UPDATE 1-Volvo to cut more jobs after Q4 profit undershoots
* More than doubles planned job cuts to 4,400
* Says majority of jobs cuts to come in 2014
* Q4 core profit 3.1 bln SEK vs forecast 3.8 bln
* North American growth underpins order rise
* Q4 truck orders up 12 pct yr/yr vs forecast -1 pct
(Adds detail, background)
STOCKHOLM, Feb 6 (Reuters) - World No.2 truck maker Volvo has more than doubled the number of jobs it is cutting in a drive to improve profitability to 4,400, after currency headwinds and costs for launching new models curbed a rise in quarterly earnings.
Volvo, whose profitability has traditionally lagged rivals such as Scania and U.S. group Paccar, unveiled a vast efficiency drive in 2012 aimed at raising its operating margin by 3 percentage points by the end of 2015.
The reduction of jobs and consultants unveiled on Thursday included 2,000 positions announced last year but more than doubled the total reduction, with staff to be shed in its trucks business and in areas such as sales and marketing.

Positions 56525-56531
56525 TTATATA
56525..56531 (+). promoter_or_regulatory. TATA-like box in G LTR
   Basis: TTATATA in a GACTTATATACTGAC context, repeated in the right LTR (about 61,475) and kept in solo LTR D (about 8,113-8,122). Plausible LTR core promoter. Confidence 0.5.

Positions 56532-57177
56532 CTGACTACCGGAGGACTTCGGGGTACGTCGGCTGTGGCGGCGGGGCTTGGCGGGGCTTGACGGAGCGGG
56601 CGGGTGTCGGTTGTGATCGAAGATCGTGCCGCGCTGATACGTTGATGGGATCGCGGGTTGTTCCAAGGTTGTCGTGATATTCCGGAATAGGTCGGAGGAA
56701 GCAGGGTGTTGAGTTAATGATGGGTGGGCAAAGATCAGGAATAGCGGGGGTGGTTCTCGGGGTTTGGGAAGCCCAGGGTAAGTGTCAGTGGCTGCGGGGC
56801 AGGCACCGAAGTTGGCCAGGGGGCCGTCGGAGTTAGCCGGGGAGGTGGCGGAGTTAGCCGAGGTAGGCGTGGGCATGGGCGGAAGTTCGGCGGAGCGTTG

"The personnel reductions will begin immediately and a majority will be implemented during 2014," Chief Executive Olof Persson said in a statement.
The news came as Volvo, vying for market leadership with Germany's Daimler, posted fourth-quarter operating earnings excluding restructuring charges of 3.08 billion crowns ($471.65 million) from 2.19 billion a year earlier, below a forecast 3.80 billion in a Reuters poll of analysts.
Daimler is also due to report results on Thursday.
However, Volvo's order bookings held up better than expected despite a sharp slowdown in Europe in the wake of new emission rules coming into force at the end of the year, as activity shot up in North America, more than making up for the shortfall.
Volvo, which makes heavy-duty trucks under the Renault, Mack and UD brands as well as its own name, said order intake of its trucks rose 12 percent year-on-year in the fourth quarter, topping the 1 percent decline seen by analysts.
($1 = 6.5302 Swedish crowns)
(Reporting by Niklas Pollard and Johannes Hellstrom; Editing by Mark Potter)